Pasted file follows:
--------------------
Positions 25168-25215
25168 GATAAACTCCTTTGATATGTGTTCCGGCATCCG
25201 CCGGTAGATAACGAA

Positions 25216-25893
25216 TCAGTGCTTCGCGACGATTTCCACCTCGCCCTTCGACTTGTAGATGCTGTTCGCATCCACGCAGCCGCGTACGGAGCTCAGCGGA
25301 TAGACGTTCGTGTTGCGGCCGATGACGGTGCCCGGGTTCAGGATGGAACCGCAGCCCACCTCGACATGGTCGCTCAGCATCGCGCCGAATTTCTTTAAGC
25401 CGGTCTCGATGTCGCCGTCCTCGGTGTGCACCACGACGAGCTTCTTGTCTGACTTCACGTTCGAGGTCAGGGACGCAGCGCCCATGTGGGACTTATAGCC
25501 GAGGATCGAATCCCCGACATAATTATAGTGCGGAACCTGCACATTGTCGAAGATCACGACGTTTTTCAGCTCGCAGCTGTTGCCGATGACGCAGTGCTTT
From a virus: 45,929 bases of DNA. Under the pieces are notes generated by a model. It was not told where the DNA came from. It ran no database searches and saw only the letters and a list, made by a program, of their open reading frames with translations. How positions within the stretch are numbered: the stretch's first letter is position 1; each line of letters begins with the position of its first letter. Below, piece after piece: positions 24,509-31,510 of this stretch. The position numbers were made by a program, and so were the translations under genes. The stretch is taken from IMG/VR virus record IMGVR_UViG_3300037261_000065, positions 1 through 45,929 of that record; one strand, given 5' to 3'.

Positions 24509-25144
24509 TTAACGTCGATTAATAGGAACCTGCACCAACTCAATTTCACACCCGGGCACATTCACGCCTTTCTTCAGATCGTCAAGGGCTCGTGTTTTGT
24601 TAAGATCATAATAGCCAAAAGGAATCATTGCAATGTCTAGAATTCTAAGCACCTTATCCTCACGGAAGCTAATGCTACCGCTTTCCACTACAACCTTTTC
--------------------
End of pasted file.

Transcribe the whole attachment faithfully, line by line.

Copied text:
Positions 25168-25215
25168 GATAAACTCCTTTGATATGTGTTCCGGCATCCG
25201 CCGGTAGATAACGAA

Positions 25216-25893
25216 TCAGTGCTTCGCGACGATTTCCACCTCGCCCTTCGACTTGTAGATGCTGTTCGCATCCACGCAGCCGCGTACGGAGCTCAGCGGA
25301 TAGACGTTCGTGTTGCGGCCGATGACGGTGCCCGGGTTCAGGATGGAACCGCAGCCCACCTCGACATGGTCGCTCAGCATCGCGCCGAATTTCTTTAAGC
25401 CGGTCTCGATGTCGCCGTCCTCGGTGTGCACCACGACGAGCTTCTTGTCTGACTTCACGTTCGAGGTCAGGGACGCAGCGCCCATGTGGGACTTATAGCC
25501 GAGGATCGAATCCCCGACATAATTATAGTGCGGAACCTGCACATTGTCGAAGATCACGACGTTTTTCAGCTCGCAGCTGTTGCCGATGACGCAGTGCTTT
From a virus: 45,929 bases of DNA. Under the pieces are notes generated by a model. It was not told where the DNA came from. It ran no database searches and saw only the letters and a list, made by a program, of their open reading frames with translations. How positions within the stretch are numbered: the stretch's first letter is position 1; each line of letters begins with the position of its first letter. Below, piece after piece: positions 24,509-31,510 of this stretch. The position numbers were made by a program, and so were the translations under genes. The stretch is taken from IMG/VR virus record IMGVR_UViG_3300037261_000065, positions 1 through 45,929 of that record; one strand, given 5' to 3'.

Positions 24509-25144
24509 TTAACGTCGATTAATAGGAACCTGCACCAACTCAATTTCACACCCGGGCACATTCACGCCTTTCTTCAGATCGTCAAGGGCTCGTGTTTTGT
24601 TAAGATCATAATAGCCAAAAGGAATCATTGCAATGTCTAGAATTCTAAGCACCTTATCCTCACGGAAGCTAATGCTACCGCTTTCCACTACAACCTTTTC